“Where the people fear the government, you have tyranny. Where the government fears the people, you have liberty.”

— John Basil Barnhill, “Debate on Socialism,” 1914


Government is necessary, said freshman Sen. Ron Johnson, R-Wis., but it has to have clear and well-defined limits, because without them, it is also something to fear.

“It’s pretty easy to describe what ails this country because far too many Americans have forgotten the basic premise of what our founders knew,” Johnson told a conference titled “Defending the American Dream” in Washington on Aug. 3.

“What’s even more sad is far too many Americans were never taught the (founders’) basic premise, and it was that government isn’t something here to solve our problems,” he added. “As government grows, our freedoms recede.”

Some moderates and all conservatives think those points are obvious, but most progressives will find them either offensive or meaningless.

For liberals, government exists to level out differences to achieve “fairness,” whereas conservatives see it providing a floor to hold up the helpless while letting the vast majority prosper to the highest level their efforts, skills and talents can reach.

Thus, assistance programs should be judged not by how many people they enroll, but by how many they lift from dependence to independent, productive lives.

I recall participating in a discussion in college (way back in the 1960s) in which I ventured the opinion that overweening government power, as shown by numerous historical examples, was a danger to freedom.

My comment wasn’t refuted with evidence. The senior political science professor conducting the discussion simply smiled sadly at me, shook his head and said, “Oh, no, no, no.” And that was the end of the argument.

That sort of assumption about bureaucratic benevolence had its origins in a progressive ideology that dates back well over a century (as the quote above shows), and it hasn’t gone away.

In fact, it spurs the ideology of the crowd in charge in Washington now, as noted by President Barack Obama’s Roanoke, Va., speech about how entrepreneurs proud of their accomplishments “didn’t build that.”

His defenders have tried to obfuscate the president’s clear intent, but most people aren’t fooled.

One clear-eyed commentator is Abe Greenwald, a writer for Commentary magazine, who on July 23 noted that Obama has faulted himself for not being a good “storyteller” by failing to explain his worldview.

But that’s not true, Greenwald says. Obama has made it perfectly clear he intends to engage in “nation-building at home,” as he claimed in 2011 in announcing troop drawdowns in Afghanistan. What he said in his impromptu Roanoke remarks merely tied it all together, and Greenwald summarizes Obama’s progressive worldview:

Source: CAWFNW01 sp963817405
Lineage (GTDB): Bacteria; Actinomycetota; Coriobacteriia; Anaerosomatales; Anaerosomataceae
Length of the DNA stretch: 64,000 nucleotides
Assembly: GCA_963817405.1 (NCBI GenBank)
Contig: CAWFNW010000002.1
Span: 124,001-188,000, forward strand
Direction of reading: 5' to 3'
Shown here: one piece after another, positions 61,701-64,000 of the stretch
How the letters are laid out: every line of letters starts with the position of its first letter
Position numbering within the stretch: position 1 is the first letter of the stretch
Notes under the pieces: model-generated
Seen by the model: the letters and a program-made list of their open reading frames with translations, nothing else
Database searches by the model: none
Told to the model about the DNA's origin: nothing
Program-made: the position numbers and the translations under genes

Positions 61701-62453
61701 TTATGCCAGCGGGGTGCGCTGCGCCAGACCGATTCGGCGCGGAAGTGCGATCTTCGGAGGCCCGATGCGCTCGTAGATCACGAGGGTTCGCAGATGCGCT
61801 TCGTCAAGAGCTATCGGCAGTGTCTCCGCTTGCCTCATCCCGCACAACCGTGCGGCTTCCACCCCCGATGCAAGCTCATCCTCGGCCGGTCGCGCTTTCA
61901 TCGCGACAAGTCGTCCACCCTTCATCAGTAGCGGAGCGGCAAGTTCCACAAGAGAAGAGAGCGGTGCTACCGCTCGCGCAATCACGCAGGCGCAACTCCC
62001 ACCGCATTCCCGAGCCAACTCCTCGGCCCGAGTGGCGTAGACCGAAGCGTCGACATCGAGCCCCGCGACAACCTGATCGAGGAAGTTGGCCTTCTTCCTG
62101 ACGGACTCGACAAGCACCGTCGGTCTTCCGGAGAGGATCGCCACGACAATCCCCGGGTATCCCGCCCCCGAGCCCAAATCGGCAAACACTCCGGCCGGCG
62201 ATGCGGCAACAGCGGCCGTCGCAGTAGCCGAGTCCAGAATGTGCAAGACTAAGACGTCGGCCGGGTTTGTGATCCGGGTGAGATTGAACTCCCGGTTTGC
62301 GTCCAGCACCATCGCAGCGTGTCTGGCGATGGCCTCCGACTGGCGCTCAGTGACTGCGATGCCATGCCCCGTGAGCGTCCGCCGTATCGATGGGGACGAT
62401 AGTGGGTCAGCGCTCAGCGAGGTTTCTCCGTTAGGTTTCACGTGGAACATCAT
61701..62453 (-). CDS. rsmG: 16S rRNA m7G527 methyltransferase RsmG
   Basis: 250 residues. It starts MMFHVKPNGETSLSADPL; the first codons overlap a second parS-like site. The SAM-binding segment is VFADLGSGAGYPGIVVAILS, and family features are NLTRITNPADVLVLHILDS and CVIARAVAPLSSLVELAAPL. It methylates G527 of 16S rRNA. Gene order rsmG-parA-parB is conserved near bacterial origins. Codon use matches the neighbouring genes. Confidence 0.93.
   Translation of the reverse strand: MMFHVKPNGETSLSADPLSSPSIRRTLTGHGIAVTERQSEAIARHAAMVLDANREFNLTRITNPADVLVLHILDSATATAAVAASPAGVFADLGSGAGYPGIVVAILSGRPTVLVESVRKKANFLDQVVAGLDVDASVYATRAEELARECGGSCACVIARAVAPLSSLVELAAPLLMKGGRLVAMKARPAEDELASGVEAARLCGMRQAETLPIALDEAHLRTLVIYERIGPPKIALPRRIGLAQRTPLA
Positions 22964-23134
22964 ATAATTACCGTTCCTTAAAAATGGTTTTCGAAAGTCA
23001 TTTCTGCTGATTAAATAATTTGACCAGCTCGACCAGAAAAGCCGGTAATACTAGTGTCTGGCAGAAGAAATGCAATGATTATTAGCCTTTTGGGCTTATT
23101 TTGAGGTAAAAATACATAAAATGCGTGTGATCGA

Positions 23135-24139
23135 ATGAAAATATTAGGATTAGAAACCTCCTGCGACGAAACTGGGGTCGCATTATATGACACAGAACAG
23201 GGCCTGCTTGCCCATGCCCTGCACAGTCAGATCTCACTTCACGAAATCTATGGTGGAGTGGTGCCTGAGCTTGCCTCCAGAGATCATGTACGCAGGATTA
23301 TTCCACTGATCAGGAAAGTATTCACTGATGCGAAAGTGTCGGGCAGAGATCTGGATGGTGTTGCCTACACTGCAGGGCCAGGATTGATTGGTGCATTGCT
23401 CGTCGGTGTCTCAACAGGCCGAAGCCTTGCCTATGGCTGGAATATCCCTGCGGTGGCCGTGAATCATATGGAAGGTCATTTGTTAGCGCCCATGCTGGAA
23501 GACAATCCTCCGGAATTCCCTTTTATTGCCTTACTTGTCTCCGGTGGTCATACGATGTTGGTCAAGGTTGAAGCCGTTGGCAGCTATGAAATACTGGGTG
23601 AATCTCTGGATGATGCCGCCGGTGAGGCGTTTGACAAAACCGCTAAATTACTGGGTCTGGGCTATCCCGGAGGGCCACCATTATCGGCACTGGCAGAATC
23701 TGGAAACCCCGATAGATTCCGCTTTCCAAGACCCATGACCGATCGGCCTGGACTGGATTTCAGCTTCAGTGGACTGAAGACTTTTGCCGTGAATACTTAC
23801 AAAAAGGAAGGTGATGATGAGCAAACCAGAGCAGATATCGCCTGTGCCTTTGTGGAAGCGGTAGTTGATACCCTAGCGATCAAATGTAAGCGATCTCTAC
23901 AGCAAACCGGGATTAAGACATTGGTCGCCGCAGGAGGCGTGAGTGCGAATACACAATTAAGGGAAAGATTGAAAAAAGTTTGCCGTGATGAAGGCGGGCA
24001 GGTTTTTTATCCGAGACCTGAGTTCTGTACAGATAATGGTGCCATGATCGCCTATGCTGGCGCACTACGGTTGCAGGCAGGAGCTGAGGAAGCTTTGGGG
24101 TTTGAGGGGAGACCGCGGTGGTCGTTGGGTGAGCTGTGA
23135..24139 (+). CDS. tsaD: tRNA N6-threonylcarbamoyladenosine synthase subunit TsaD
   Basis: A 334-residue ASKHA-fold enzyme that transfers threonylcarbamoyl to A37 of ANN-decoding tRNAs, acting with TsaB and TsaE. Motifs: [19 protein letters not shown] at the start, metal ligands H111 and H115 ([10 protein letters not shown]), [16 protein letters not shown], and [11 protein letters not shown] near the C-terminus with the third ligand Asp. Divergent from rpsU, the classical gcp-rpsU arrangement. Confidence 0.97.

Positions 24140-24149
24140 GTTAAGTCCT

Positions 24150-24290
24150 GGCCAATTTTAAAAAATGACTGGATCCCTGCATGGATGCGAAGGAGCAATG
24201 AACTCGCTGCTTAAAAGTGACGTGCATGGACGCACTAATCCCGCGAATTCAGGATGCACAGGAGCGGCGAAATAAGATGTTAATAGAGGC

“The government will help all Americans prosper. First, that means getting money from the richest among us who won’t miss it. That money is to be used to furnish Americans with federal assistance in a great many areas of life, from birth to death. Ultimately, what successful Americans view inaccurately as theirs was partly attained with government help and is therefore partly the government’s to redistribute.”

The reason the president and his partisans say that he has been doing a bad job of presenting his narrative is that most Americans find his real worldview frightening.

As Greenwald says, “Most Americans don’t share (the liberals’) need for denial. In fact, many Americans these days can’t afford it. Not only are they not inspired by the Obama narrative, but they find it a little scary.”

And to some, worse than that: “To business owners, it sounds dire. And all Americans can’t help but notice the gap between the Obama story and the Obama record.

If government initiative is so crucial to our future well-being, why is Obamacare so chaotic? If government spending is fundamental to prosperity, why did an $800 billion stimulus keep us in a recession without producing one identifiable public work?

“In short,” Greenwald concludes, “if government can deliver things we never dreamed of having, why can’t it simply restore what we had four years ago? The story doesn’t fit the facts. The pundits know it and deny it. Americans know it and worry. The president? He built it.”

With Mitt Romney’s selection of Rep. Paul Ryan as his running mate (also from Wisconsin, which under Republican Gov. Scott Walker has moved from one of the nation’s most progressive states to a laboratory for smaller, more efficient government), the scope of federal power will be the centerpiece of the presidential campaign.

With deficits routinely topping $1 trillion under Obama, and the national debt soaring since 2008 more than 60 percent to $16 trillion (if we counted entitlement shortfalls, we’d add dozens of trillions more), it’s not too soon for that to happen.

Indeed, we all have to hope it’s not already too late.


M.D. Harmon, a retired journalist and military officer, is a freelance writer and speaker. He can be contacted at [email protected]

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